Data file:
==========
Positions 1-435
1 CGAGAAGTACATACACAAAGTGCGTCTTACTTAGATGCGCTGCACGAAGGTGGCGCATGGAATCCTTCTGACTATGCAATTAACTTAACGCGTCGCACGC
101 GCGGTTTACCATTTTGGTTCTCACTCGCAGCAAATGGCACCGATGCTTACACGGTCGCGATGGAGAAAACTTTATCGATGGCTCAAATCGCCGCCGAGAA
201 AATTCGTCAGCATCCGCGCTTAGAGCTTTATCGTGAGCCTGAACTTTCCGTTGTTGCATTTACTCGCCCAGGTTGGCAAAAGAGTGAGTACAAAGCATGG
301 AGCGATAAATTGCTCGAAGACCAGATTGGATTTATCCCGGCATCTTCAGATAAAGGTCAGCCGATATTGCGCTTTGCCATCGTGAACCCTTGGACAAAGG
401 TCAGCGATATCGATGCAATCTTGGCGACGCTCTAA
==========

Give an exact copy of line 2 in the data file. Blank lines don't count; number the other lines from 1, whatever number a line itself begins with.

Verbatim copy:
1 CGAGAAGTACATACACAAAGTGCGTCTTACTTAGATGCGCTGCACGAAGGTGGCGCATGGAATCCTTCTGACTATGCAATTAACTTAACGCGTCGCACGC